Perhaps because Halloween is fast approaching, a legendary song that was banned after it sparked a series of suicides has resurfaced online and is now doing the rounds because its mysterious backstory.
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Titled the ‘Gloomy Sunday of Hungarian Suicide Song’, the piece of music was written by Hungarian pianist and composer Rezso Seress in 1933. Legend has it that the song was linked to a number of suicides from people who were listening to it at the time of its release – it was even banned from being played on the radio.
Back in the 30s, local news in Hungary and the U.S. blamed the track for nineteen suicides and Seress initially struggled to get the song released because of its depressing tone. One publisher stated:
There is a sort of terrible compelling despair about it. I don’t think it would do anyone good to hear a song like that.
What’s even weirder is that Seress committed suicide in 1968 by choking himself to death with a wire. It’s not known whether he was listening to the song at the time of his death, although his obituary did mention the tune:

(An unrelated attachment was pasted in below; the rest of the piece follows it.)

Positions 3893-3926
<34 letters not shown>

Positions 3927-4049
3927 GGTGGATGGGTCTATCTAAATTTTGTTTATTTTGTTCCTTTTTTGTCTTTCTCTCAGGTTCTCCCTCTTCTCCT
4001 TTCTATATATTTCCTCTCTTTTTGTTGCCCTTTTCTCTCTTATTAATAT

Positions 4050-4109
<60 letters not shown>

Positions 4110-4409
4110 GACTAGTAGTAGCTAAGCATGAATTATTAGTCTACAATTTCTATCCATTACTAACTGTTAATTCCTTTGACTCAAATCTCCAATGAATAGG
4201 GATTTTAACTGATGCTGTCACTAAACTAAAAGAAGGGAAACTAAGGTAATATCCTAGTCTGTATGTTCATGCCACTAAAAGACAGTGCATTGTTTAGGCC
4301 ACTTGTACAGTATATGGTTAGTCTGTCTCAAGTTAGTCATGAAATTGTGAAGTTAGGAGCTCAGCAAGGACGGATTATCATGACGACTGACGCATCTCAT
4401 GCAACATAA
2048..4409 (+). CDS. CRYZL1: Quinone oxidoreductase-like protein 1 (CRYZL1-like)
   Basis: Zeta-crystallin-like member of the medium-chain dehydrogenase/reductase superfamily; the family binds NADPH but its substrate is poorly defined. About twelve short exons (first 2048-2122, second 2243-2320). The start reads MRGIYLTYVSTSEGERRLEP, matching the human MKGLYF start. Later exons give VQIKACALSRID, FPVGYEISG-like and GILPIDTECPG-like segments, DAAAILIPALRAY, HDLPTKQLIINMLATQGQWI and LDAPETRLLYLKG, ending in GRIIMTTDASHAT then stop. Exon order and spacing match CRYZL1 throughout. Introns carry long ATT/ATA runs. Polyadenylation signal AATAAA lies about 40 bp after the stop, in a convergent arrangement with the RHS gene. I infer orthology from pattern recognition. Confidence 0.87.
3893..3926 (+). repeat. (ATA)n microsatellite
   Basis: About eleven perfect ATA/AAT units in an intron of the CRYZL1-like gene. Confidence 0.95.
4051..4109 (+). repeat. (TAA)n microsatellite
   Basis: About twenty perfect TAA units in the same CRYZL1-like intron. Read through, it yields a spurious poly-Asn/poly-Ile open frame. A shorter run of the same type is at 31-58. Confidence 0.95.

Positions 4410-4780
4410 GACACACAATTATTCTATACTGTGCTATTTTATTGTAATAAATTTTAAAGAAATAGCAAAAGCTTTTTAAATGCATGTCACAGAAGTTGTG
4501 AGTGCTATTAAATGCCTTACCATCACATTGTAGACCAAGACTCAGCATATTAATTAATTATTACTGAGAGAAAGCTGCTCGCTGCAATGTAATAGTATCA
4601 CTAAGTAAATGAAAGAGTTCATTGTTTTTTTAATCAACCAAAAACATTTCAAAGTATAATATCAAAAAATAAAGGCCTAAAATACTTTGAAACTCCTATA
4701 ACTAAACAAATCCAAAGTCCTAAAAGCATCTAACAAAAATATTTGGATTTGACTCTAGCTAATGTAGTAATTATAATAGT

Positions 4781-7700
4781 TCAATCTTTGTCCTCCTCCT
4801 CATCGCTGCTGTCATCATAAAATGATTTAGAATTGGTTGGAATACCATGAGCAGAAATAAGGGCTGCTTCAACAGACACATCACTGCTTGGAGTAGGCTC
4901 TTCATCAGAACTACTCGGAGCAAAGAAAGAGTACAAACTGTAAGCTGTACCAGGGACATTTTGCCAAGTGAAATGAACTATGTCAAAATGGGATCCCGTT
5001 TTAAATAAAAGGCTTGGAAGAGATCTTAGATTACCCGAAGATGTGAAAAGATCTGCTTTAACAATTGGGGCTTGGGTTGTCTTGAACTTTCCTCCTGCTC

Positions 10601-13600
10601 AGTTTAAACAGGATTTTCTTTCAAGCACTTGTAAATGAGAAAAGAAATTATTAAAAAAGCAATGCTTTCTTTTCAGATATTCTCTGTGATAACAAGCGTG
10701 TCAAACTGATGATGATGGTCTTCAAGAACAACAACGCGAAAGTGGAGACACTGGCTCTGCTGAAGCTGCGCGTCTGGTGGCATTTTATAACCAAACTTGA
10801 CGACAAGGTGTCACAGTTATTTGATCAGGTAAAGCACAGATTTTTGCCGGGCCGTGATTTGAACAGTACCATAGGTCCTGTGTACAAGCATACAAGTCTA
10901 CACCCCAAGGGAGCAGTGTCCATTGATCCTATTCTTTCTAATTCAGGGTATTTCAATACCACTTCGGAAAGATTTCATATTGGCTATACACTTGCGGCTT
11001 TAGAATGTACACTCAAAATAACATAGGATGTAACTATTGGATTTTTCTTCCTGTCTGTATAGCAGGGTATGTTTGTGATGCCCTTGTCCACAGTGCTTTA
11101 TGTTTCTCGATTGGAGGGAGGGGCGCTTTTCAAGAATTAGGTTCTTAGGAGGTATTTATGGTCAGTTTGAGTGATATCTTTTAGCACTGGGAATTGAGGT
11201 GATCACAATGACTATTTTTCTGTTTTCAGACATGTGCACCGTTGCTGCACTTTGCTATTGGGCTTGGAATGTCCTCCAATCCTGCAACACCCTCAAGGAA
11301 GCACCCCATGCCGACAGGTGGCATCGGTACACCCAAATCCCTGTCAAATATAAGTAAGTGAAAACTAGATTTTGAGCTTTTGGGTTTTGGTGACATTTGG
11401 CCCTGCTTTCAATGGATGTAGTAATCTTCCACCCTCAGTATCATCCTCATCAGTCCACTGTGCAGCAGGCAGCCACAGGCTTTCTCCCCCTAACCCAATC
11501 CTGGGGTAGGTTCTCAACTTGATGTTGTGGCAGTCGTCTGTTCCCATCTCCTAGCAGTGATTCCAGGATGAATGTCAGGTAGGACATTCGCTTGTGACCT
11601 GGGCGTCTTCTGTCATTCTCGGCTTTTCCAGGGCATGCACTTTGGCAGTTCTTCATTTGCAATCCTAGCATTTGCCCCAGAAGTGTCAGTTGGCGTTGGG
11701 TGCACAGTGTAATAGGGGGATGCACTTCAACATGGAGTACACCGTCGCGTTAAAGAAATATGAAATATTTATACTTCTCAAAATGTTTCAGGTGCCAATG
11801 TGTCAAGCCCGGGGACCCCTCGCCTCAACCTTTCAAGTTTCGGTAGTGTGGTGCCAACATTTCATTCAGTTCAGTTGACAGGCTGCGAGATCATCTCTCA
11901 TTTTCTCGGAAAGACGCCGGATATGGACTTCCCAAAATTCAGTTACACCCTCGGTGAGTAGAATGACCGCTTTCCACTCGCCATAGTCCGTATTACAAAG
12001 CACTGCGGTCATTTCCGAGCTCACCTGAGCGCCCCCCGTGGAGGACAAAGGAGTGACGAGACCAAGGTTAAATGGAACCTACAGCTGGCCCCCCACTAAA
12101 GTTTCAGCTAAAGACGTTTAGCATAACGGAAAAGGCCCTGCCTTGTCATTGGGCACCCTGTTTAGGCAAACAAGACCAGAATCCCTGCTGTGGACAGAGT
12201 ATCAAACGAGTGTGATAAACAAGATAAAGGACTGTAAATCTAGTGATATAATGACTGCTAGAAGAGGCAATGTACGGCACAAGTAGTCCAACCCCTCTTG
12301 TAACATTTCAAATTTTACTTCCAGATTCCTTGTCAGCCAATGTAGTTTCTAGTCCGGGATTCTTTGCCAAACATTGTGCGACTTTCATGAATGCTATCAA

The decade of the nineteen-thirties was marked by severe economic depression and the political upheaval that was to lead to World War II. The melancholy song written by Mr. Seress, with words by his friend, Ladislas Javor, a poet, declares at its climax, “My heart and I have decided to end it all.” It was blamed for a sharp increase in suicides, and Hungarian officials finally prohibited it.
Freaky. So, without further ado, here is the song in question. Listen if you dare:
Depressed yet? I don’t know about you, but I thought it was quite nice. Obviously the story behind this song is just an urban legend, but it doesn’t make the mystery any less interesting. Makes for a good ghost story this Halloween too.
For more urban legends, do you remember the one where a guy jizzed in a swimming pool and ended up impregnating 16 girls? Shocker.